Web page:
Friday, September 19, 2014

A post-Referendum letter to the 45%

I'm writing this at the end of the kind of grey day I yesterday remembered from the '80s. It's hard for me to feel the optimism expressed by some communicators, and as I hear the news of Alex Salmond's stepping down from his leadership post I feel a deepening of the gloom even as I recognise that in his position I would do exactly the same.

But I'm writing now to the 45% who voted for a different Scotland. A little digging shows that what I sensed throughout the campaign was true: most of you are much younger than I am. So I'd like first to apologise for my generation, for our failure of nerve and of the imagination; for our fears about our pensions and our East Enders; for our unwillingness to listen and to read enough.

And then I'd like to charge you, all you of the 45% who are between the ages of 25 and 55, not to grow to be like the 73% of NO voters who are in my age group. Don't ever settle down inside your head, don't ever mentally don a white cardigan or a sensible skirt or a pair of tartan carpet slippers. Don't ever think that all life holds is a straitened existence in which you hold onto the past and condemn future generations to what they now find acceptable. Never allow yourselves to think that because you're no longer in daily, paid employment all you are fit for is to go for your morning paper or speak increasingly in pious platitudes and meaningless, safe clich├ęs. If you have a mind now, you will - death or Alzheimer's permitting - have a life then. You will have more time to inform yourself about the world than you ever enjoyed when you were running after kids or working in full-time employment. You are currently, I imagine, au fait with Facebook and other social media. By the time you are my age there will be other forms of engagement available - learn to use them. 

So once more, I say I'm sorry. Sorry that my co-aevals lacked your vision and paid no attention to what you wanted. Sorry that we are the selfish and blinkered generation we turned out to be. Sorry that we were fearful, sorry that we were ignorant, sorry that we claim proudly to have no truck with social media, sorry that we didn't engage with you.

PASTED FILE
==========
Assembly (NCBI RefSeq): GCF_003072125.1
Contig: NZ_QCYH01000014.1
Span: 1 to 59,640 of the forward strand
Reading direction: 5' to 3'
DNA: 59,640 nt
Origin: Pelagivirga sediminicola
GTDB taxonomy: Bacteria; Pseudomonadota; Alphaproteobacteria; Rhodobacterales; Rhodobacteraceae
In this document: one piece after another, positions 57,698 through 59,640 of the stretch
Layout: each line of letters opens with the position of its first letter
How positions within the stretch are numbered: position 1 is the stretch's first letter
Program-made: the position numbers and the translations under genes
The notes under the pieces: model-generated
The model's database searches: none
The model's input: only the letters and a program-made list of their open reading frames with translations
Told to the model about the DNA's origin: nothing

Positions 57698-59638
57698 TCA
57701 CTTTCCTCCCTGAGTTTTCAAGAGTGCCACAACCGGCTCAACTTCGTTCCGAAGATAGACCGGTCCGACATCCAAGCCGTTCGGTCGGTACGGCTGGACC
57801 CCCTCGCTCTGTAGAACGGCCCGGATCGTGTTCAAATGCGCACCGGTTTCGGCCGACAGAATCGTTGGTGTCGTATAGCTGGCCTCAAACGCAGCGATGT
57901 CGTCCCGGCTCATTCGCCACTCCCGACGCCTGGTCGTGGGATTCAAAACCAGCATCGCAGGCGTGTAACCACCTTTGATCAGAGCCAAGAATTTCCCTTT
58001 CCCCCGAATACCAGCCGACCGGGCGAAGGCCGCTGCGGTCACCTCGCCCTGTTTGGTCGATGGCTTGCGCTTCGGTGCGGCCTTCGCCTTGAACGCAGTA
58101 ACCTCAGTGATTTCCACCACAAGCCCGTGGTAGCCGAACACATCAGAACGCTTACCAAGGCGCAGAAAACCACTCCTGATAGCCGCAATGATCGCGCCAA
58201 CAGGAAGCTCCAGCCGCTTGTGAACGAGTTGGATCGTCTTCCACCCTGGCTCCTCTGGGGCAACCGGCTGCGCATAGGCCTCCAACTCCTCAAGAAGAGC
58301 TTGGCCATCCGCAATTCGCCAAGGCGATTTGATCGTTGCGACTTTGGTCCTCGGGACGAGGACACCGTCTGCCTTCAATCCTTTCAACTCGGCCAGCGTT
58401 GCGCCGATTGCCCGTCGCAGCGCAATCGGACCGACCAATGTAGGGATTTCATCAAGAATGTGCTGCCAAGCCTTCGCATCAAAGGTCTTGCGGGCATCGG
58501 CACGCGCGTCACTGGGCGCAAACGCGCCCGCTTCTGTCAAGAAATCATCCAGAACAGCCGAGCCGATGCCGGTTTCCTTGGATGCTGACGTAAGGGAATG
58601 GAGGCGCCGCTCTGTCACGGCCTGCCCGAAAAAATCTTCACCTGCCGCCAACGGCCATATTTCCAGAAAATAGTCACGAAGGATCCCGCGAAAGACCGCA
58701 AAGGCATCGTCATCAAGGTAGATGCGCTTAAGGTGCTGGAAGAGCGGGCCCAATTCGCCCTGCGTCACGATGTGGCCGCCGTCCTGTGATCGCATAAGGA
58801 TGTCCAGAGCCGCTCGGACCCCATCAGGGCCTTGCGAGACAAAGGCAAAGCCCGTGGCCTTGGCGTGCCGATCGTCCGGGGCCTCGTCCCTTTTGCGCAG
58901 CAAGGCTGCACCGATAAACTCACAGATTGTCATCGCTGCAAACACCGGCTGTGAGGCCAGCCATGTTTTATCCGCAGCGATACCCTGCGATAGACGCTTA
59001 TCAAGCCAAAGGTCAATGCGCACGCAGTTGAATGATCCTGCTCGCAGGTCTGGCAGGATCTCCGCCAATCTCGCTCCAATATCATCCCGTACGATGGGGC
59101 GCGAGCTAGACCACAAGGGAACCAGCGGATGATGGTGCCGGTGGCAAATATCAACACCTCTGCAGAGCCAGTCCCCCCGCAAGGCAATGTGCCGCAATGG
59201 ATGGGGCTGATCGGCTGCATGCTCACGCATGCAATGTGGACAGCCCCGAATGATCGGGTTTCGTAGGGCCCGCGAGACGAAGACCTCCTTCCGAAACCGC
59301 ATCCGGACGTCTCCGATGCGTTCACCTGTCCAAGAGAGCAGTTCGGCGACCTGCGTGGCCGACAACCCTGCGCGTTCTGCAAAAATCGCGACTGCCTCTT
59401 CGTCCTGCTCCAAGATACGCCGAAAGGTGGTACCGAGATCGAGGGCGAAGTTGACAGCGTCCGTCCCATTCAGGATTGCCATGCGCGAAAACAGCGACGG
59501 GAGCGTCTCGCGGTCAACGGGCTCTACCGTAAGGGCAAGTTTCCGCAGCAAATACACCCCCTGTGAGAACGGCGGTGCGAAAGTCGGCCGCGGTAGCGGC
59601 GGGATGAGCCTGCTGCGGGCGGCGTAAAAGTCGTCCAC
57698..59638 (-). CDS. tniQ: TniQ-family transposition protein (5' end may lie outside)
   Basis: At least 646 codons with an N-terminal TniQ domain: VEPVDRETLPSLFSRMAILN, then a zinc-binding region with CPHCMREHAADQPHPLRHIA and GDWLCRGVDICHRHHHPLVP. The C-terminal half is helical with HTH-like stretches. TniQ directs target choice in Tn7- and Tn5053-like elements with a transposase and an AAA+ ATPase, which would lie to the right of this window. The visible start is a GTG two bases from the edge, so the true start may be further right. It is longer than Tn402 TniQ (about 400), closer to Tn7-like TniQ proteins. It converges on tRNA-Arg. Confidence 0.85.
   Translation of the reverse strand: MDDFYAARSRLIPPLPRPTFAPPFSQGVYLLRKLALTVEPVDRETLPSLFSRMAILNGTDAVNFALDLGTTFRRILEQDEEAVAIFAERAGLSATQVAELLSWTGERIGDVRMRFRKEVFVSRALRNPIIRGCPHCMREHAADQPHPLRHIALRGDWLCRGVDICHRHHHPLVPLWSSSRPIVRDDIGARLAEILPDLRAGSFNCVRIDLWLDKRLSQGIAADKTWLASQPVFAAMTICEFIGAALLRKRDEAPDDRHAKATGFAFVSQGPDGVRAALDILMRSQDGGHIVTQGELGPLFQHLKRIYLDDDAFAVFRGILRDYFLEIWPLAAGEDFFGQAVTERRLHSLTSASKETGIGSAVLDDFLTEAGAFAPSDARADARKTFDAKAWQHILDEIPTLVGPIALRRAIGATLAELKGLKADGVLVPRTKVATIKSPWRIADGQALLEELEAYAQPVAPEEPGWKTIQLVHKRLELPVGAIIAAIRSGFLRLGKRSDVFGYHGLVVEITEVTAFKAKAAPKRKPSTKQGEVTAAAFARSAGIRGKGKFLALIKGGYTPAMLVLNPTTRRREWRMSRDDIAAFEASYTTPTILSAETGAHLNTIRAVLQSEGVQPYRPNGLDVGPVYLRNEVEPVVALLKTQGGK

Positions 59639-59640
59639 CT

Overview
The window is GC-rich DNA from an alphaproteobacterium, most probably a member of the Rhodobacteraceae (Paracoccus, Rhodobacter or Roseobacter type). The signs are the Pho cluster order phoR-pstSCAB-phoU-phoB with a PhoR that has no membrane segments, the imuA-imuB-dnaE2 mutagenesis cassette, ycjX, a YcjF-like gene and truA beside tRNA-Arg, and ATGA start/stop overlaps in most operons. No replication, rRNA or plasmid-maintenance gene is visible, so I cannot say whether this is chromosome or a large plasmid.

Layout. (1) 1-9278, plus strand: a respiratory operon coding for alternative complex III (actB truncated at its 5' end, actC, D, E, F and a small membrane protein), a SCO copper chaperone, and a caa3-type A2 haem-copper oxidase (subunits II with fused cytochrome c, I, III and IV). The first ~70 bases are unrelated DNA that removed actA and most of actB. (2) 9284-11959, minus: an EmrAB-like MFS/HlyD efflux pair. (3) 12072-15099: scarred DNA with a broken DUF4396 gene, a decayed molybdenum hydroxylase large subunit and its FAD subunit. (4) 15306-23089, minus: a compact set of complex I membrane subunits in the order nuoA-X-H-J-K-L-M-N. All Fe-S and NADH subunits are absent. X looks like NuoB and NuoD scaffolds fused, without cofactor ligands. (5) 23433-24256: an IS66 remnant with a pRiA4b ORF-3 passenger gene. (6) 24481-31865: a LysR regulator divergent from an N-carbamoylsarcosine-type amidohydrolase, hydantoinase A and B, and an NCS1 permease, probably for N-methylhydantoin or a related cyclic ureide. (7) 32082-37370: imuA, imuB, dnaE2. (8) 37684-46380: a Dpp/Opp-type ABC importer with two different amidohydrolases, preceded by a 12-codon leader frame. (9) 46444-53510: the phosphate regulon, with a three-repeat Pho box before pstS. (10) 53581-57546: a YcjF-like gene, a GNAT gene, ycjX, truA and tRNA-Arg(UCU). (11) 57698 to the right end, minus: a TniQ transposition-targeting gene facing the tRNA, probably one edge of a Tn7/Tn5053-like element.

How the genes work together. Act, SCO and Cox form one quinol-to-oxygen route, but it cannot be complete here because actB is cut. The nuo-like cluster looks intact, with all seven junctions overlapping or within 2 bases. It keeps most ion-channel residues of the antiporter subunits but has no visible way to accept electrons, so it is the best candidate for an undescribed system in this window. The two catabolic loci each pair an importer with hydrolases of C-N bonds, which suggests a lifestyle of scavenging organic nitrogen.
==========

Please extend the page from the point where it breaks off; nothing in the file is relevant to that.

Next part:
We are not all like that, and I am one of the 27% of over-65s who voted YES. I'm still up for a fight, and I can see one looming as the Westminster machine starts coming apart. But it will now be in your lifetimes, not mine, that we will see off the idea that it is better to spend on our children what we currently spend on nuclear weapons, better to shape our own destiny than be allowed scraps from the Westminster table. 

Don't lose heart. Don't shut down the vision. And don't ever grow old inside your heads.

3 comments:

  1. Thank you for this and the previous post.
    Back to the tent for me then.
    I would hate to be a no voter with all the wisdom of hindsight.

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  2. Anonymous7:40 PM

    Wonderful post, Christine!

    I would just point out that it wasn't just an age thing. My low-income area of Aberdeen was full of 'Yes' signs. Passing through the more salubrious areas--guess what, it was mostly 'No thanks'. My own neighbours that I talked to, young and old, were all pro-Independence. Not so most of my comfortably-off acquaintances and especially fellow Epsicopal church-goers.

    I totally agree with you about the nuclear weapons issue. For me, welfare cuts were an equally important factor in voting yes. I appreciated (though I disagreed with) some people's argument that a fair society would be better achieved by staying together. What I found extremely disheartening in conversation with my 'No' acquaintances--in particular, sadly, the Christian ones-- was that they didn't seem to take nuclear weapons or social welfare into account in their decision. Indeed, they seemed remarkably unaware and if they were aware, quite dismissive of issues like bedroom tax which affect the poor and disabled..

    I am an older person, but feel gutted by the result. Right or wrong, I feel as if the comfortable classes have won.

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  3. Thanks both for comments. At least my own priest didn't try to purvey bland acceptance on Sunday morning.

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